To ensure that it passed muster among accreditation authorities and to enhance its competitive advantage vis-à-vis conventional forms of higher education, this approach could also incorporate a tutorial system similar to what is offered at Oxbridge: Students could be assigned a wide range of youtube viewings and online reading for the week, which could be supplemented by frequent meeting with their tutors to discuss the material.

Why hasn’t something like this been attempted? I don’t know.  Perhaps it already has.

One thing of which I’m all but certain: With costs of college tuition skyrocketing, unconventional approaches such as these are inevitable.  Sooner or later — I suspect considerably sooner than later — some entrepreneur will step up with a model remarkably similar to this one.

That fact should drive home a critical lesson to anyone involved in education.

Speaking as Extension professional, I’m still awed by the number of those in our ranks who dismiss what is occurring around us — who assume, however mistakenly, that social networking is just another skill that can be added to their educational toolkit.

What they don’t grasp is that Web 2.0 has created an entirely new ecology constructed on open-source platforms. The trove of educational material on youtube is one of countless examples of how this open-source platform provides a means of multi-purposing — exaptating — material in ways that the original creators often scarcely conceive.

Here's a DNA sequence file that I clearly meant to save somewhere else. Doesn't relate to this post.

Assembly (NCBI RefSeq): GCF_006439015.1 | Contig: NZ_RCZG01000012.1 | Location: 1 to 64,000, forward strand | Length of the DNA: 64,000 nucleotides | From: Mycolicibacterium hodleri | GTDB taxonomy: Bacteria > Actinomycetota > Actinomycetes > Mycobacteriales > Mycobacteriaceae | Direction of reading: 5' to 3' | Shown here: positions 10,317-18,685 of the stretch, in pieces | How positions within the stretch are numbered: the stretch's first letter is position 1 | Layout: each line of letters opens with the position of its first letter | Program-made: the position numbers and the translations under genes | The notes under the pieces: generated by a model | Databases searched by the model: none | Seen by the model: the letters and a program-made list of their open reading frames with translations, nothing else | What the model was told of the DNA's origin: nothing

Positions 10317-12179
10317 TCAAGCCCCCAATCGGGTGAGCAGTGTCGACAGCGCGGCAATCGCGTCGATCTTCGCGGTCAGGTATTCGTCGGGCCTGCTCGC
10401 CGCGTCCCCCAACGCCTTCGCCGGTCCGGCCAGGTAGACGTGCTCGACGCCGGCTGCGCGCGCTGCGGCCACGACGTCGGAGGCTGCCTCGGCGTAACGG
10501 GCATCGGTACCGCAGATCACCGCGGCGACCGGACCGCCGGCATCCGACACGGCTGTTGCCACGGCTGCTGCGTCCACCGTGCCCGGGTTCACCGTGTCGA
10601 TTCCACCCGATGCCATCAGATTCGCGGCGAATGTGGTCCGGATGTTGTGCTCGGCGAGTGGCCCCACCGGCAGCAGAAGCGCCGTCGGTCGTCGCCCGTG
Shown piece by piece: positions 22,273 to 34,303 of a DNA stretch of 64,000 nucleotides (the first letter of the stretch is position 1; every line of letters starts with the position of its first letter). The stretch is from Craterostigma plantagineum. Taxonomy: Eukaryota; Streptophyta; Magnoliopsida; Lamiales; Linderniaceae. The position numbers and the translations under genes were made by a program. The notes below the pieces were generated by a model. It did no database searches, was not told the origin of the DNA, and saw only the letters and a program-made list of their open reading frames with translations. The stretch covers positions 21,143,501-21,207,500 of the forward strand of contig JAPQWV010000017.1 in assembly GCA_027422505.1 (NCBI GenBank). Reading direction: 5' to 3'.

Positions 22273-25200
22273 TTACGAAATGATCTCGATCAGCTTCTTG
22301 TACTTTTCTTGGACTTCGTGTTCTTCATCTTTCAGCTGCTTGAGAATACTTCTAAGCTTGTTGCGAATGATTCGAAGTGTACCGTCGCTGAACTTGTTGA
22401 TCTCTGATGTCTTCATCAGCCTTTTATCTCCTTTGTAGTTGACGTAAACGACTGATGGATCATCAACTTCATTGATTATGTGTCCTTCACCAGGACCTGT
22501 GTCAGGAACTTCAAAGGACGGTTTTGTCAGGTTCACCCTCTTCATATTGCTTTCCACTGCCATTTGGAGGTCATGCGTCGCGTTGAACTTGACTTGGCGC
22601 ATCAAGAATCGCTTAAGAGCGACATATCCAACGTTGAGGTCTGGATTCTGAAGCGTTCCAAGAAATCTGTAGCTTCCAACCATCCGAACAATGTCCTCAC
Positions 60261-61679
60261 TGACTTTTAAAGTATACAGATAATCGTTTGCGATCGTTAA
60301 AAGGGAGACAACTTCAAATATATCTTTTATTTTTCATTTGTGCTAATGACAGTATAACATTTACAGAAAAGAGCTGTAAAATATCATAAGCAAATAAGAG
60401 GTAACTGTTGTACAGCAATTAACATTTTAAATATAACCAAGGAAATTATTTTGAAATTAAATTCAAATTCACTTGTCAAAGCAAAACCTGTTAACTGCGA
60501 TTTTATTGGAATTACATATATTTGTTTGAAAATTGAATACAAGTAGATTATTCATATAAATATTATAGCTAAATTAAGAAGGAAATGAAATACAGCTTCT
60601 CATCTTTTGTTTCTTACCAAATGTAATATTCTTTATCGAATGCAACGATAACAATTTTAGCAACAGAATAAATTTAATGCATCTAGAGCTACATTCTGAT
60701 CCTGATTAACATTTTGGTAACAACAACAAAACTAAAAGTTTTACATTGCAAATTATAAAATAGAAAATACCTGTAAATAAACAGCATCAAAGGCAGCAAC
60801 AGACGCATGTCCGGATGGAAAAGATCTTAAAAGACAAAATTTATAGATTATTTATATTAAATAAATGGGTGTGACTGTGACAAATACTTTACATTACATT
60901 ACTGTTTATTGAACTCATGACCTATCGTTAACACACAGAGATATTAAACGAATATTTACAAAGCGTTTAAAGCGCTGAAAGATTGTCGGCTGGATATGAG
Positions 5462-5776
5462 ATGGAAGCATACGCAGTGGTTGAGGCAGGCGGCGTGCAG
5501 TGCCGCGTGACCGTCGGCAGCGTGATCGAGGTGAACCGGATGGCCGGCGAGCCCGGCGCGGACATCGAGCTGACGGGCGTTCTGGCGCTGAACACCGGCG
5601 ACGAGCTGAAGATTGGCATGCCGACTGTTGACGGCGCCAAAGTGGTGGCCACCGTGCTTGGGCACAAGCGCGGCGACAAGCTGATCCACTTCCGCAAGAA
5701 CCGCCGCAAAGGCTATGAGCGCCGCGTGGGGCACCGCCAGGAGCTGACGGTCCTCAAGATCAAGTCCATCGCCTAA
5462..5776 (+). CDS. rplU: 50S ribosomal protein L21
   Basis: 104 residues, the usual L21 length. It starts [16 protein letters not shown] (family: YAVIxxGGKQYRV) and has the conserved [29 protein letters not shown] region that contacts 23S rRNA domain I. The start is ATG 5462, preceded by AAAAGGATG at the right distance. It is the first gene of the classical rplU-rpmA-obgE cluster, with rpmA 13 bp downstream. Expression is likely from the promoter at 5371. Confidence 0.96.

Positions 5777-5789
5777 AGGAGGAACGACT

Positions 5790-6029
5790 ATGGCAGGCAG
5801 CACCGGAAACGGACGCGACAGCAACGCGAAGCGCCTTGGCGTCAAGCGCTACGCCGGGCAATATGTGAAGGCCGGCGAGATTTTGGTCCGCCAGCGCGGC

Too many Extension educators view Web 2.0 as an add-on. What they don’t understand is that this new technology has not only reordered the educational landscape but has altered it in a fundamental way.

Web 2.0 is no longer the add-on: we are.  We face the same challenges as other facets of higher education: If we don’t overhaul our model to conform with the realities of this new open-source ecology, we will be supplanted.

It really boils down to that hard truth.

Sugata Mitra’s Shattering Discovery and Its Implications for Extension

Virtually all of us in Cooperative Extension know that our 100-year-old outreach model is under the proverbial gun and that something must be done, some strategy or new way of thinking employed, to stave off extinction.

Believe me, after viewing Newcastle University Prof. Sugata Mitra’s 2010 TED lecture, I’m more convinced than ever that this new strategy or way of thinking had better come sooner than later.  Mitra’s remarks not only underscored the hard realities we face as an organization but also filled me with an even grimmer sense of urgency.

A few years ago, Mitra, a world-renowned educational technology expert, came up with an extraordinary idea.

He embedded Internet-accessible computers in remote villages throughout India and ultimately in locations throughout world to see how children with no previous exposure to computers or the Web would react.

The results pointed to something equally as extraordinary: The kids learned from the computers by themselves, with no adult oversight.

Video recordings Mitra shared from one village showed an 8-year-old boy demonstrating to a 6-year-old girl how to browse the Internet.  In another village, children, after only four hours of exposure to the Internet, learned how to record their own music and play it back to themselves, sparking a reaction of awed delight.

All of these experiences, Mitra says, demonstrate the awesome power of collaborative learning.

“Groups of children can learn to use the computer and the Internet on their own, irrespective of who or where they are,” he said.

Buoyed by these initial results, Mitra resolved to push the envelope, to see what other challenges children could overcome using Web 2.0 technology.

In a Hyderabad-based experiment involving children who spoke English with a thick regional accent, he turned over a computer equipped with an English-to-text interface, casually informing the children that he was leaving and that they were on their own.